Reviewed By Jack Sommersby
Posted 08/27/18 04:38:52

"The Advertising Business Can Be Murder"
3 stars (Average)

One of those little-known movies that played out the kazoo on cable TV in the early '80s that warrants a recommendation with reservations.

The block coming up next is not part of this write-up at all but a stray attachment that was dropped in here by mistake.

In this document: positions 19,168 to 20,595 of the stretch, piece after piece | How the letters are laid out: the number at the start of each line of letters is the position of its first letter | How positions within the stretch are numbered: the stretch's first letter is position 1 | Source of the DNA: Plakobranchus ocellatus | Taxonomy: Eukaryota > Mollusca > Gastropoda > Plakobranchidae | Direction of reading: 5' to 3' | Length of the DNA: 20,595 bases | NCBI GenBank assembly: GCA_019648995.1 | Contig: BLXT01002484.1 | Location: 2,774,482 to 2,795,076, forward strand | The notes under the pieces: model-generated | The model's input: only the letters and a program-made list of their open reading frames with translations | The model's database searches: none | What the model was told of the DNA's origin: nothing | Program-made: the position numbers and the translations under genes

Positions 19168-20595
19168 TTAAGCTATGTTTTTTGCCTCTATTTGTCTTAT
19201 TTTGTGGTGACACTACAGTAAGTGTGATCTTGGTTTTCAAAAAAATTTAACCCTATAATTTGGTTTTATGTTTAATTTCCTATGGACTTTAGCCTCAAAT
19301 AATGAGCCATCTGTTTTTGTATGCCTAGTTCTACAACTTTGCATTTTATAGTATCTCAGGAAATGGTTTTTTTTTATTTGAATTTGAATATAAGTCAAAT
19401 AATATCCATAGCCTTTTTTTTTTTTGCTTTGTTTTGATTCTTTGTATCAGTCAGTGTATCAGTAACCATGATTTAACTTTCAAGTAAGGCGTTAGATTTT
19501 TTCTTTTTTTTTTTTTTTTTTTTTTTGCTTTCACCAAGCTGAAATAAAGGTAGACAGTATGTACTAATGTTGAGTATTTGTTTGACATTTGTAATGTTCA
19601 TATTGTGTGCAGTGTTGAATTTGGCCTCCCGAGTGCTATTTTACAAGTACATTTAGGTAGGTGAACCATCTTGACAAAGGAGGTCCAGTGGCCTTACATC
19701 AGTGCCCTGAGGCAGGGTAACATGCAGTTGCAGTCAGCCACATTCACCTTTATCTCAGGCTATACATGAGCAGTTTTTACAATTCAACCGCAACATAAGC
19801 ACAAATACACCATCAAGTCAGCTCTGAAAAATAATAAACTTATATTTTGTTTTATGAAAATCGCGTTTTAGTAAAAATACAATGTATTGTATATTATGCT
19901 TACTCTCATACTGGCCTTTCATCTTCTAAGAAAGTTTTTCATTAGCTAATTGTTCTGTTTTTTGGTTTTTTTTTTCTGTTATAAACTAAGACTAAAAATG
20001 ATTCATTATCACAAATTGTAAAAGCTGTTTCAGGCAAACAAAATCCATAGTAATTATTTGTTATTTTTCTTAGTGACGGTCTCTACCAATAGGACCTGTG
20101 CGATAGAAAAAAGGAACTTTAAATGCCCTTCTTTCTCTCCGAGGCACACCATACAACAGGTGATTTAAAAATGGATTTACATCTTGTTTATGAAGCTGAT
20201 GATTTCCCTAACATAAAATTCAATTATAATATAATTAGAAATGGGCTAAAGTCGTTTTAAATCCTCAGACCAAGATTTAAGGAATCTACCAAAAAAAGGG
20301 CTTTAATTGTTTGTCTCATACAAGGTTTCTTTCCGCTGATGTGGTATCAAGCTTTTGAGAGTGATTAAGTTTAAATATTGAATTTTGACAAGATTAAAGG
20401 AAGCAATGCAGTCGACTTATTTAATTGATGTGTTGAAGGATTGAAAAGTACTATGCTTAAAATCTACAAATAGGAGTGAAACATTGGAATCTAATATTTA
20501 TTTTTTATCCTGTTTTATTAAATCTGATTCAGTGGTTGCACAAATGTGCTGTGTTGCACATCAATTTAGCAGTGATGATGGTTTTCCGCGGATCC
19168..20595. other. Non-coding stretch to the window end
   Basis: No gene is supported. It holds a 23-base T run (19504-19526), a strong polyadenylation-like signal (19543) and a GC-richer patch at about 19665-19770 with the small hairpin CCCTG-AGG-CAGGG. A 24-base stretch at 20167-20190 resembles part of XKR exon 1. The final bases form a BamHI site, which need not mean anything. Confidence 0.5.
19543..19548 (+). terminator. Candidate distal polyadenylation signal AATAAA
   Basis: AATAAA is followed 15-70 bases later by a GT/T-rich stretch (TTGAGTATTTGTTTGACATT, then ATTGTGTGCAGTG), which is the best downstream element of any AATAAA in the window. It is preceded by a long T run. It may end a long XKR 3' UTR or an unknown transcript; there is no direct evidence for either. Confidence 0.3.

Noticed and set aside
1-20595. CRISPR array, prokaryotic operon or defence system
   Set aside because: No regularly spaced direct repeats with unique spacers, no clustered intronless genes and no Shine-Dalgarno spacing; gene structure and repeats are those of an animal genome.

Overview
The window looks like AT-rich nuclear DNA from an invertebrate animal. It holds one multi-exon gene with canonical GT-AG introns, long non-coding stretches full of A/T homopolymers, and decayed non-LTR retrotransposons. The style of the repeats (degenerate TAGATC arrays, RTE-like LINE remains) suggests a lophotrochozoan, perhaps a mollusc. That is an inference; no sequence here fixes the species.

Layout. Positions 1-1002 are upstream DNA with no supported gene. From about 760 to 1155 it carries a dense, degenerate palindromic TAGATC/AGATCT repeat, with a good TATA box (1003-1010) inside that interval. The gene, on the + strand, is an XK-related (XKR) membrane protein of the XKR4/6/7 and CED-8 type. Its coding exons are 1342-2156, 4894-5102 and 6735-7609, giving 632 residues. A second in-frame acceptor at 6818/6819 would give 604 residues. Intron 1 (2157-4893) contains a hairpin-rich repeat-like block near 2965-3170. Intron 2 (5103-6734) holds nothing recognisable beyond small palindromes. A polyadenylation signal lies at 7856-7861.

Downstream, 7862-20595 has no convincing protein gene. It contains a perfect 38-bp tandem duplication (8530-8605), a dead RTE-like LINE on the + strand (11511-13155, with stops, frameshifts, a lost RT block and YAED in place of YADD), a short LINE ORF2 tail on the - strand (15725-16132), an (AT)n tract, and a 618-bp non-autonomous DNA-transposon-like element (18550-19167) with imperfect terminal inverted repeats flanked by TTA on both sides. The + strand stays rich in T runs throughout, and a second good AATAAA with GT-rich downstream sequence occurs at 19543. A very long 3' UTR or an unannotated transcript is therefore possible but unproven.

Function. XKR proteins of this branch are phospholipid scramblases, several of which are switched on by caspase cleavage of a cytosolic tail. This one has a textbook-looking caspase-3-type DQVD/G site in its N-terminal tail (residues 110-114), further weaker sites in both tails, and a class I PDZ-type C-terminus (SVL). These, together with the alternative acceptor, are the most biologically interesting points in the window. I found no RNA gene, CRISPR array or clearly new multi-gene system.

A slight but entertaining Canadian oddity, Agency isn’t a product of consummate intelligence by any means, but it manages to sustain your interest throughout thanks to a functional screenplay, a good cast, and direction that is adequate enough to get things done (though barely). Lee Majors, a winning television actor best known for The Six Million Dollar Man and The Fall Guy, stars as Phillip Morgan, the creative director of a leading Montreal advertising firm that’s been recently bought out by one Ted Quinn (Robert Mitchum), a former Washington D.C. media consultant with, suspiciously, no background in advertising. Within just a month after taking over, Quinn has replaced half of Phillip’s staff with his cronies and started a new ad campaign behind his back, much to his chagrin. The atmosphere around the agency is changing, to say the least, with Phillip’s colleague and best friend Sam Goldstein (Saul Rubinek), the top copywriter in the city, suspecting something of an ulterior motive behind it all – why, he asks, has Quinn taken his deodorant-commercial jingle and completely redone it without his input; and why has Quinn concentrated TV advertising of this “No Sweat” ad in just one state, Arizona? (The agency’s airtime buyer tells Sam that saturating the networks with the ad was a tough thing to pull off being that, as it so happens, two Senate candidates campaigning in the state had already booked a good deal of prime-time spots.) Quinn has martinet control over everything, even commandeering the entire top floor of the building for himself where no one is allowed and the operations inside unknown, and deploys his people in marathon think-tanks at his secluded estate where the phones are disconnected. At first, Phillip, who used to have aspirations of being a short-story writer before selling out to produce ad copy, is willing to give Quinn the benefit of the doubt – with child support and with his ex-wife getting sixty percent of his paycheck (she calls him at the office from Hawaii if his alimony check is late), he needs the job, and Quinn has proposed an upper-management position for him in the near future; he’s not happy about toeing the rat-race line, but he has little choice, especially since he’s adamant about marrying his physician girlfriend Brenda (Valerie Perrine), who’s amused at his and Sam’s goofy abilities at coming up with obnoxious-sounding jingles that nevertheless succeed at “moving the merchandise.” (The agency also employs subliminal messages in magazine ads, like a death mask in a glass of liquor, which the client thinks will apply to heavy drinkers.) Eventually, murder figures into the equation – there’s something sinister going on behind the walls amid the creative sessions and mass-marketing figures. We can’t help but be mildly fascinated at what evil could possibly lurk in the world of placing phallic images in perfume commercials and “See if you can choose just one” slogans to push razor blades.